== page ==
It’s usually easy to identify what medium or subject an artist is most comfortable with. For example, a painter with an emphasis on still-life is pretty self-explanatory. They may branch out to other topics or materials on occasion, but most artists have a niche and a solid identity. And then there are artists like Quayola.

“Pleasant Place” by Quayola. Image credit: Quayola

Born in Italy, Davide Quagliola (better known as Quayola) is a London-based visual artist, best known for his blending of computer programming and classical art. His goal is to enhance existing art through video installations and running them through various pieces of software. According to his website, “he investigates dialogues and the unpredictable collisions, tensions, and equilibriums between the real and artificial, the figurative and abstract, the old and new.”

Blending Technology and Art

In layman’s terms, Quayola uses modern technology in conjunction with traditional art to create a new experience based around showing the similarities (and differences) of both. In October of 2018, for instance, he programmed a robot to make sculptures, rather than carve them himself. Specifically, he asked the robot to recreate iconic statues but in an incomplete (and therefore unique) state. One of these statues was Laocoon, based on the ancient Laocoon and His Sons.

Because of the medium he uses, Quayola has been lucky enough to gain exclusive access to record or visit restricted areas at popular art exhibits. He has filmed inside the Vatican and has worked on site throughout Europe at locations like the Notre Dame after being commissioned to create pieces.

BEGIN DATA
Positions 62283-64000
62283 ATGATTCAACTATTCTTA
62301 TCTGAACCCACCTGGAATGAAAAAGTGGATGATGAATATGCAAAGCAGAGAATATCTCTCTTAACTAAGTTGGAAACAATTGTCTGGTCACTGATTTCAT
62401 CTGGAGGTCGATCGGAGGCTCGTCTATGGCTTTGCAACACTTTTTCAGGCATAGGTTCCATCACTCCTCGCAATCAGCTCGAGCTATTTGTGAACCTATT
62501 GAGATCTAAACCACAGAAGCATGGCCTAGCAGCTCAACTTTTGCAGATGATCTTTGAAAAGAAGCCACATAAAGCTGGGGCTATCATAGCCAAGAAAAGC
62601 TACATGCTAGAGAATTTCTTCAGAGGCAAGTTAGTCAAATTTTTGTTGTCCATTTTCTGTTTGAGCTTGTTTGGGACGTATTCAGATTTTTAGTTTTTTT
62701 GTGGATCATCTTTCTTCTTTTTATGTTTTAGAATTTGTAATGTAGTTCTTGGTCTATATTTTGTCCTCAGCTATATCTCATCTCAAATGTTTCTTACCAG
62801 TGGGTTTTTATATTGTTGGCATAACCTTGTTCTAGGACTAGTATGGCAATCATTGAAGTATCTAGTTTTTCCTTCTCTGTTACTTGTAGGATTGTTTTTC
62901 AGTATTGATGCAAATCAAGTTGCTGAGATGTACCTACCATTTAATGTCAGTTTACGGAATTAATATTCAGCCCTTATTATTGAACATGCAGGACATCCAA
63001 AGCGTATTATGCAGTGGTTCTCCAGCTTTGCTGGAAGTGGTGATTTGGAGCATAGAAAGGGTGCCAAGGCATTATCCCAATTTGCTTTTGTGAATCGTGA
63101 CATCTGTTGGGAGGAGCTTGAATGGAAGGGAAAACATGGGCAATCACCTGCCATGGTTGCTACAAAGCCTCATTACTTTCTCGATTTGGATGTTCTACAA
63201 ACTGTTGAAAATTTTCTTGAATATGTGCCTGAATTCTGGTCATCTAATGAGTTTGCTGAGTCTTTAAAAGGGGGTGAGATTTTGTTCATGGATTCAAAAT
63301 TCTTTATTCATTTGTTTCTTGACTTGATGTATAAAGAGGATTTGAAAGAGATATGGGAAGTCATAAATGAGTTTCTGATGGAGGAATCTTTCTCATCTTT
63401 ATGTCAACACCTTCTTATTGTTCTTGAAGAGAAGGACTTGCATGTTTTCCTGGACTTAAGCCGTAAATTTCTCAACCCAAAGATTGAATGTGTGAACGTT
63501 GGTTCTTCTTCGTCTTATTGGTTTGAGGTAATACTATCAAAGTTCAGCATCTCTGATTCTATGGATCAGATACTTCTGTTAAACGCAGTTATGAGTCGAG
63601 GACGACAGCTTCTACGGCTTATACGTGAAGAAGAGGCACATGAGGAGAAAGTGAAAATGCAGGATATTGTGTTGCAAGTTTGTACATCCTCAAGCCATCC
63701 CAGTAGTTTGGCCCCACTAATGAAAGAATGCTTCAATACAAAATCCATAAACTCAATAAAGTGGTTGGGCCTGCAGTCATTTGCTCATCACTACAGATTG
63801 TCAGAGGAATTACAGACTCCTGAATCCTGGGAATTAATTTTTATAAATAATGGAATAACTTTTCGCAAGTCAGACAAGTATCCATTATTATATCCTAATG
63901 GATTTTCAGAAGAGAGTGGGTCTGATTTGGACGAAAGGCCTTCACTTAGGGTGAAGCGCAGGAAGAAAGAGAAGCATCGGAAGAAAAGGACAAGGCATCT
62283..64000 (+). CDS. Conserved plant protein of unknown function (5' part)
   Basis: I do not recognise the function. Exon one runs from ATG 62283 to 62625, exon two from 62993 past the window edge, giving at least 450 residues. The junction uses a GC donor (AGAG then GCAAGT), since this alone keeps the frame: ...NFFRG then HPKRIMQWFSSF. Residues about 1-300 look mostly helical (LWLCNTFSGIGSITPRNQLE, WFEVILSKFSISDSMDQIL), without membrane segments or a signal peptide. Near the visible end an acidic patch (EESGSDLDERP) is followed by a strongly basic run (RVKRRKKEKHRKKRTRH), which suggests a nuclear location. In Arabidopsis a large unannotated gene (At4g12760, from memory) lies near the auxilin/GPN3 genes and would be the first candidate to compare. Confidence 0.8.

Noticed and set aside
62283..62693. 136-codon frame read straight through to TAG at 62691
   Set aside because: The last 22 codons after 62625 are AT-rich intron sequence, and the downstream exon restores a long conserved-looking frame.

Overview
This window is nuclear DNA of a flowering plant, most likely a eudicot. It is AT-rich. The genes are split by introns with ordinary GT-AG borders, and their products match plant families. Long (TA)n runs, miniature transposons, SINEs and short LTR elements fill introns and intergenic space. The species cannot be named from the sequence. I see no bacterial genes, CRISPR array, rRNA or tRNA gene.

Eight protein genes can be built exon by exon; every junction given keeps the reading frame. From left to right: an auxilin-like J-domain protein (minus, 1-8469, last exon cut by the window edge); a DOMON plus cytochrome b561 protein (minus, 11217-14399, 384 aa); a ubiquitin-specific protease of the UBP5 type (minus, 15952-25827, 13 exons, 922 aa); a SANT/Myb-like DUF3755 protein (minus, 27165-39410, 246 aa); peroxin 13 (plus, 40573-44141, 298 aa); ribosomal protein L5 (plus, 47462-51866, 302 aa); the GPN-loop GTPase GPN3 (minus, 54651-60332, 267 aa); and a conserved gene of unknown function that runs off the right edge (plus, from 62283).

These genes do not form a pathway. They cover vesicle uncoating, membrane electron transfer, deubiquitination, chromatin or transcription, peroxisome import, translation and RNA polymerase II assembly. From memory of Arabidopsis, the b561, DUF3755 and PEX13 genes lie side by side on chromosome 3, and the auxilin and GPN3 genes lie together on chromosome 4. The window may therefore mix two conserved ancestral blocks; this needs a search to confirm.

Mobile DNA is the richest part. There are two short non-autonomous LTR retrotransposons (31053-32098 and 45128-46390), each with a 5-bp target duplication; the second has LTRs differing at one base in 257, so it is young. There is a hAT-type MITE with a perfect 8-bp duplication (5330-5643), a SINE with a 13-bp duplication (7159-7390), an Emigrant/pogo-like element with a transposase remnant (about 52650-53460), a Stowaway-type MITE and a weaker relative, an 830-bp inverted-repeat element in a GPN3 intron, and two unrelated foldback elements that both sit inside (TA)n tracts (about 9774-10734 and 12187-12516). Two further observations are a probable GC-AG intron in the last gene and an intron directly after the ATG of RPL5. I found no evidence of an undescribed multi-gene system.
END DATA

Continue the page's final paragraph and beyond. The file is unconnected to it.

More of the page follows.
“Captives” by Quayola. Image credit: Quayola

As an audio-visual artist, Quayola uses both video and sound to immerse his viewers and further enhance the experience. Jardins d’Été (Summer Gardens) is one of his works particularly dependent on sound. In an interview with, he explained:

“In all my video works sound plays a crucial role. It is very important for me to have something so ephemeral like a digital video/animation become tangible, almost physical. Highly synchronized sound help bringing my digital works into this physical realm, so the spectator really engages with them as sculptural objects. In Jardins d’Été the sound is processed in a similar way to the video – original recordings of various organic textures are processed with various algorithms following the dynamics of the animated paintings simulations.”

Interestingly, Quayola does upload the video from his exhibits online, or at least partially. They can all be found on his Vimeo page with notes in the description on what the project is and how he went about creating it. Similarly, many of his works can be found on Instagram. While this is pure speculation, this usage of the internet and social media does blend in nicely with his mission statement. He’s using technology to enhance existing art and expand its audience- in this case, his own.

Jardins d’Été — Teaser 2 from Quayola on Vimeo.

Despite the technological aspects of his work, Quayola does believe that they still have the same essence of the works of the masters before him. “A lot of what I do is actually very painterly,” he told Uncube Magazine, “so regardless of the medium, the works are very traditional in a sense.” He has a point- he must be diligent and careful when writing code or editing one of his videos. It may not match up exactly with what most consider to be “traditional” art, but that’s alright by him. To Quayola, there’s no such thing as traditional art. There’s just what is old and what is new. It’s safe to say he is very much on the “new” side.

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